Progressive churches argue that fear of cultural change should not be used as a justification for discrimination. They believe that the church should be a place of love and acceptance, rather than fear and exclusion.

The undeniable fact is that Christianity, like any major religion, has evolved over the centuries to accommodate societal shifts. Take, for example, the Biblical view of slavery. In the Old Testament it’s considered common practice. It’s not condemned in the New Testament – not by Jesus, nor by the apostle Paul. Early Christian leaders such as St. Augustine accepted slavery as a social reality. Later, many Christian churches and organizations were directly involved in the slave trade, ran slaving ships – and made a lot of money. Yet eventually many Christians, after re-interpreting the Bible, actively opposed slavery and worked towards its abolition. Today, Christian denominations unequivocally condemn slavery as a violation of human rights and dignity.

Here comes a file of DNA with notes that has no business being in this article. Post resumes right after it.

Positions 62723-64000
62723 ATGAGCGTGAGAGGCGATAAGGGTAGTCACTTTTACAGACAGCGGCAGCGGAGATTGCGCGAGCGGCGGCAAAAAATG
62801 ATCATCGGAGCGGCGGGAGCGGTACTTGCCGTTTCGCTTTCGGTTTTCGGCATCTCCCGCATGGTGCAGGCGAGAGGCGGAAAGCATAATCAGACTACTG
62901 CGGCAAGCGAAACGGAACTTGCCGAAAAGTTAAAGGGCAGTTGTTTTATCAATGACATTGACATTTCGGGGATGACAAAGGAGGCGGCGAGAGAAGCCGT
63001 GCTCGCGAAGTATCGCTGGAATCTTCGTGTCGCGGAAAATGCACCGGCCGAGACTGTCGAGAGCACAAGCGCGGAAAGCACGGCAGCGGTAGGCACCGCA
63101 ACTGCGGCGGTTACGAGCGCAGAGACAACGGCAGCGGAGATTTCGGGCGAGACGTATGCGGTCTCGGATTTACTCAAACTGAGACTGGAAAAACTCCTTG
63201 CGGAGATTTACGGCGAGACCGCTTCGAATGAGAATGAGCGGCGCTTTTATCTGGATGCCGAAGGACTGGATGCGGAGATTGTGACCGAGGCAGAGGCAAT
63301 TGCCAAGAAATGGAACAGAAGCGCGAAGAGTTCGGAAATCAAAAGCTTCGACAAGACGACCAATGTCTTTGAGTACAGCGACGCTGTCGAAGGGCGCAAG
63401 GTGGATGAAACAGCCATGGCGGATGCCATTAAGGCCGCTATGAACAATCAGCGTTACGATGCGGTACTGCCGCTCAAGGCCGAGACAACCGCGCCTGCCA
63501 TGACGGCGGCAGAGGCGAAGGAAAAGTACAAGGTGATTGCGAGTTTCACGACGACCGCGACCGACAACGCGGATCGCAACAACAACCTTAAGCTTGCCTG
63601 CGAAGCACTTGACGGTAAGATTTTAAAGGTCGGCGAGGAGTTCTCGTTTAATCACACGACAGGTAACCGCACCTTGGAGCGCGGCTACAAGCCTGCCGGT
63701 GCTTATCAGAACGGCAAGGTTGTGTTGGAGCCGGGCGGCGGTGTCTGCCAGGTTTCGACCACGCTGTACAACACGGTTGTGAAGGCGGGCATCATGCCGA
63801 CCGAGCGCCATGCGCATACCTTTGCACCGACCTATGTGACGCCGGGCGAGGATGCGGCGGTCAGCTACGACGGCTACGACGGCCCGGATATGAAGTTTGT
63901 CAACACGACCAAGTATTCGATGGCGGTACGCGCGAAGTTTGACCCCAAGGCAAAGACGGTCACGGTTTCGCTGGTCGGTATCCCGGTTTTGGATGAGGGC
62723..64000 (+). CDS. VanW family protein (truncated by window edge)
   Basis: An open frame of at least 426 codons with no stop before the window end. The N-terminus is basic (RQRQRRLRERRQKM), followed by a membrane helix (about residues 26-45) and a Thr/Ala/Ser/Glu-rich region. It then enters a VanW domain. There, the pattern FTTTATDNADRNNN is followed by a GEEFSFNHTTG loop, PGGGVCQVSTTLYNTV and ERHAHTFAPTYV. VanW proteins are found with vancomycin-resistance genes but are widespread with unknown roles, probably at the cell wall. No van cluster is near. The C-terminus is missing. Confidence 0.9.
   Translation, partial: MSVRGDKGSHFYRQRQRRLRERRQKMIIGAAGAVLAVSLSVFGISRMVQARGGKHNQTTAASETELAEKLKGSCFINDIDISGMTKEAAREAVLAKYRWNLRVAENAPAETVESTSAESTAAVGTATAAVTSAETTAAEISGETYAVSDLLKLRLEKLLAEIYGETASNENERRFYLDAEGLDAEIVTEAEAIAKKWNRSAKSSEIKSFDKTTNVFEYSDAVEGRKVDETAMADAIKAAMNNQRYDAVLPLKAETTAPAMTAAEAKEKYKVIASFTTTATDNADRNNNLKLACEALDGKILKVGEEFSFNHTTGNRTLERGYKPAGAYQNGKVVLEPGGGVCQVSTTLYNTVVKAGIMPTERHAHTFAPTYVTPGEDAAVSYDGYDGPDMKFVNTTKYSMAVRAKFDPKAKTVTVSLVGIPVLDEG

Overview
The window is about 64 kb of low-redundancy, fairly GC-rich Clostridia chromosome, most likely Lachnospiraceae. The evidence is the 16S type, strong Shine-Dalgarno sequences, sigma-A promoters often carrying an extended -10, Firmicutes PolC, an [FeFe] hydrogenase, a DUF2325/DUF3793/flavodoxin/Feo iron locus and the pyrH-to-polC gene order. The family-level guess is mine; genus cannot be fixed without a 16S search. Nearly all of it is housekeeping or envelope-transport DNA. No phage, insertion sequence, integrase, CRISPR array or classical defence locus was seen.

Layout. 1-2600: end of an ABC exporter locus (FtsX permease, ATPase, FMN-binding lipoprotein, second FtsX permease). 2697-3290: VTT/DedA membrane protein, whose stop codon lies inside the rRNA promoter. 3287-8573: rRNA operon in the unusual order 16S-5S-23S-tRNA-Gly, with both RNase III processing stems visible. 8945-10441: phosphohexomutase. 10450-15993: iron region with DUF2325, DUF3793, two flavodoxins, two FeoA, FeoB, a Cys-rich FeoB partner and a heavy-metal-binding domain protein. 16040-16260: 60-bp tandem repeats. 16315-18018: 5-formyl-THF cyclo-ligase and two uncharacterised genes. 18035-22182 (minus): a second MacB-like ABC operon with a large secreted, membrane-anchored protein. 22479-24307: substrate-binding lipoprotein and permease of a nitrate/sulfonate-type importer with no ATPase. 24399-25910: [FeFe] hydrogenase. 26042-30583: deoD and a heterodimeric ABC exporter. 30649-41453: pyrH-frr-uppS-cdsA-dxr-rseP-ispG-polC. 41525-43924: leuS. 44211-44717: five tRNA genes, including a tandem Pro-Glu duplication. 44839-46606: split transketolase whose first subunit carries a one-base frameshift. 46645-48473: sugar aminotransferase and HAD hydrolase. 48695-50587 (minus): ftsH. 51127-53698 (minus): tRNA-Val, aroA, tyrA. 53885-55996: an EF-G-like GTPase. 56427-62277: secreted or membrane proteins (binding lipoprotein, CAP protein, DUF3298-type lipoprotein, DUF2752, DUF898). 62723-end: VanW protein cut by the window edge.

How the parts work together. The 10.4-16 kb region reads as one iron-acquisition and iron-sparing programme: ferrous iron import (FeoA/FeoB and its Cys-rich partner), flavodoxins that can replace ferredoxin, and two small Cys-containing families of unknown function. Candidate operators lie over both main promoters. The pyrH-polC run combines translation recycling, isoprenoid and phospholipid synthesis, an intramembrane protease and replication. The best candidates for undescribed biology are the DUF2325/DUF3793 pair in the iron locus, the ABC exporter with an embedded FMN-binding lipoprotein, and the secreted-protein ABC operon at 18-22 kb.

If the Bible’s teachings on slavery can be re-interpreted within their historical context and emphasize broader principles of love, justice, and compassion, why can’t LGBT issues?

Change is happening: the statistics prove it

The good news is that there is a growing movement among evangelicals towards greater acceptance and inclusion of the LGBT+ community. More and more evangelical (and other) denominations are becoming openly inclusive, leading to acceptance of LGBT+ Christians in their congregations and giving them key leadership positions.

I don’t have any statistics from Belgium, but according to Pew Research Center, a majority of U.S. Christians (54%) now say that homosexuality should be accepted by society, rather than discouraged. This figure has increased by 10 percentage points since 2007. As many as 73% of members of the Evangelical Lutheran Church in America now say it should be accepted by society, up from 56% in 2007.

Globally, acceptance levels vary across different Christian traditions. For example:

  • Catholics: 70% say homosexuality should be accepted by society.
  • Orthodox Christians: 62% express acceptance.
  • Mormons: 36% now support acceptance, showing a 12-point increase since 2007.
  • Jehovah’s Witnesses: Remain the most opposed of any religious tradition toward homosexuality, with only 16% saying it should be accepted.

In other words, the overall trend indicates a growing acceptance of LGBT+ rights and same-sex marriage, globally in Christian denominations.

Islam and LGBT+ rights in Belgium